Courts Striking Down Work Comp Laws

Coming back around to the constitutionality of aspects of the various state workers’ comp laws, an article by David De Paolo last week, suggested that rather than corporate America dismantling workers’ comp, it is the courts who are actually doing so.

David says that state supreme courts will be the ones doing the dismantling this year, piece by piece.

A week and a half ago, I wrote that the Oklahoma WC statute relating to the permanent partial disability deferral provisions of the state’s workers compensation statutes of 2013, was struck down in a 7-2 decision.

This decision was first reported in The Oklahoman.

And David also reported in the same article, that the 1st District Court of Appeals in Florida said that the state’s statutory limits on the payment of attorneys for injured workers was unconstitutional.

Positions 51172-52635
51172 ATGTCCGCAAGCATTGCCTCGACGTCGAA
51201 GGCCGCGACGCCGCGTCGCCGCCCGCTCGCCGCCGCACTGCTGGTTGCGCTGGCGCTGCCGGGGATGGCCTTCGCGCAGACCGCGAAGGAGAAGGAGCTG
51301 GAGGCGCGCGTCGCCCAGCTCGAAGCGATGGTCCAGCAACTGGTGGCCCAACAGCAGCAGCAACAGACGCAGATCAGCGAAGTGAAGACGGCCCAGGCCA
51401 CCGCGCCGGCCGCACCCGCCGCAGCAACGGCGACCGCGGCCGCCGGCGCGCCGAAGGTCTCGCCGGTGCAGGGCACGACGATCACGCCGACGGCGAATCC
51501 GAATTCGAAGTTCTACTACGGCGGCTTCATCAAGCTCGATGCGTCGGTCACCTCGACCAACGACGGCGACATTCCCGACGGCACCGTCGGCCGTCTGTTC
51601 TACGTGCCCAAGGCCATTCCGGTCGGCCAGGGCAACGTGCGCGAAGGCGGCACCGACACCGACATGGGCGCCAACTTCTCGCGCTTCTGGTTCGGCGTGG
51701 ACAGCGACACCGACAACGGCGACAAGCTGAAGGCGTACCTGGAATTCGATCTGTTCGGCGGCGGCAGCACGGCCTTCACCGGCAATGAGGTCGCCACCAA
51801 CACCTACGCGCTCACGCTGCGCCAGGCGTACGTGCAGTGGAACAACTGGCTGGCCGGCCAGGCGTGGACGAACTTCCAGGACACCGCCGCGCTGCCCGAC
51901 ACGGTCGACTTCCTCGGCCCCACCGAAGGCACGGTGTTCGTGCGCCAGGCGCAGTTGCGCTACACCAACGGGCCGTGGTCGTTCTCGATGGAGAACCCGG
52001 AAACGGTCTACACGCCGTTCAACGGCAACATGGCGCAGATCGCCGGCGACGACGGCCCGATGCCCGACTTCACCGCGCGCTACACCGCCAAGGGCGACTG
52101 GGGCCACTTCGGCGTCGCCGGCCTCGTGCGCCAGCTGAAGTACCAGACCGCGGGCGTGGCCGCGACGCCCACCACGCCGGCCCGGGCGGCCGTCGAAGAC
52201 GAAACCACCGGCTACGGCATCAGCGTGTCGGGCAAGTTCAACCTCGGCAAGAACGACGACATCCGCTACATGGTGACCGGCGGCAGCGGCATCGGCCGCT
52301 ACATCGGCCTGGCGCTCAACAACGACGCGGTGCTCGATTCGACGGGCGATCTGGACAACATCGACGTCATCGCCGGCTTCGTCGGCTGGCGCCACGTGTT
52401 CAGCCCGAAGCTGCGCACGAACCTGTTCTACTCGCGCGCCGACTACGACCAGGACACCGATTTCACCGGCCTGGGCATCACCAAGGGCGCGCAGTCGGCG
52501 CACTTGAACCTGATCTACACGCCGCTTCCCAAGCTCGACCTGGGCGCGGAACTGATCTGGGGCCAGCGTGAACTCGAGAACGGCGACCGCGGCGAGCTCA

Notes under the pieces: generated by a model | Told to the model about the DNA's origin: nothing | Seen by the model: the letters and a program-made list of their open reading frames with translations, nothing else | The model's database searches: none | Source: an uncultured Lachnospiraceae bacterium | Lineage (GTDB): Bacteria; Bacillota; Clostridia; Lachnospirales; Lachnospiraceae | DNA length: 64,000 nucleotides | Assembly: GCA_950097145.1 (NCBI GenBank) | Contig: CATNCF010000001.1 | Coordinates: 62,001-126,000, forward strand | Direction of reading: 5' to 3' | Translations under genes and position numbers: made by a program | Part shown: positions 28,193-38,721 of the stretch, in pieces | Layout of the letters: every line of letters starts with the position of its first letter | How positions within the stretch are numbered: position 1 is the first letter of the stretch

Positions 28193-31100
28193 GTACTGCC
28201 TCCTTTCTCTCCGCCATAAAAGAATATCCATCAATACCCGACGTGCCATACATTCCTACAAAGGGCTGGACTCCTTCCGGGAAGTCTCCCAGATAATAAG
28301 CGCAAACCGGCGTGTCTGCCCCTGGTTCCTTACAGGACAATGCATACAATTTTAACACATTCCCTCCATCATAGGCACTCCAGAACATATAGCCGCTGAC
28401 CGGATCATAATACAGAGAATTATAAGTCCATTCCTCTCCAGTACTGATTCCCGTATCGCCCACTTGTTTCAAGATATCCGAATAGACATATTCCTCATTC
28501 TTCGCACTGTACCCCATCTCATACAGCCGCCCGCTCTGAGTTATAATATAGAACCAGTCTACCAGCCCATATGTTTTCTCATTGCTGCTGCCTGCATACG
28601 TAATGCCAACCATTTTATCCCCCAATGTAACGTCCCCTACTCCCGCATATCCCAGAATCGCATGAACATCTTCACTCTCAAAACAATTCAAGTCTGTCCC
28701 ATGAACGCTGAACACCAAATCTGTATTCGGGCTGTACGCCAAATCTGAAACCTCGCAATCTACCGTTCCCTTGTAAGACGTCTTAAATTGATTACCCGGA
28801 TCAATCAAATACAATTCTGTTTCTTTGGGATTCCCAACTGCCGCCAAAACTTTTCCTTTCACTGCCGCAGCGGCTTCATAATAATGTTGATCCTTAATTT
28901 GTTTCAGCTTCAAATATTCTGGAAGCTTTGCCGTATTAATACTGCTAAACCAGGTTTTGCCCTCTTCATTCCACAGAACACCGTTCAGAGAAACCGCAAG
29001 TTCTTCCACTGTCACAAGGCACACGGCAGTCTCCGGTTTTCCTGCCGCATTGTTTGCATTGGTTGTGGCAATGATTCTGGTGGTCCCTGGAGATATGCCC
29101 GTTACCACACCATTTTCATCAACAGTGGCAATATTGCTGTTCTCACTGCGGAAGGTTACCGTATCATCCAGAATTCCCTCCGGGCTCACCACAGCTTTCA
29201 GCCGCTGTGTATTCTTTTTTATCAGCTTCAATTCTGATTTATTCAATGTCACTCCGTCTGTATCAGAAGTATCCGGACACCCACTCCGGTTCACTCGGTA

So while ProPublica and others rightly or wrongly accuse corporate America, the Koch Brothers, ALEC, ARAWC, the Illuminati, Martians, and anyone else we left out, it is the men and women who wear black robes who are striking down the workers’ comp laws in their states.

Is this a coincidence? Is this a vast conspiracy of right-wing jurists and those who put them on the bench? That is hard to say because we don’t know these people at all, who appointed them, and what their individual political motives are.

But if these decisions are any indication, the courts are ruling more in favor of injured workers, than their employers.

If you read De Paolo’s article and the cases linked to them, as well as the OK case, you will see that the courts are generally siding with workers.

What does this mean?

Well, it is too early to tell, but if these trends continue this year, 2016 may be the year the injured worker gets a little break. But we still have laws, regs, and rules in place that are holding back workers from getting the best health care available, at lower cost, no matter where that happens to be, even if it is not within the borders of their state or the country.

And that is something courts in the future will have to decide.

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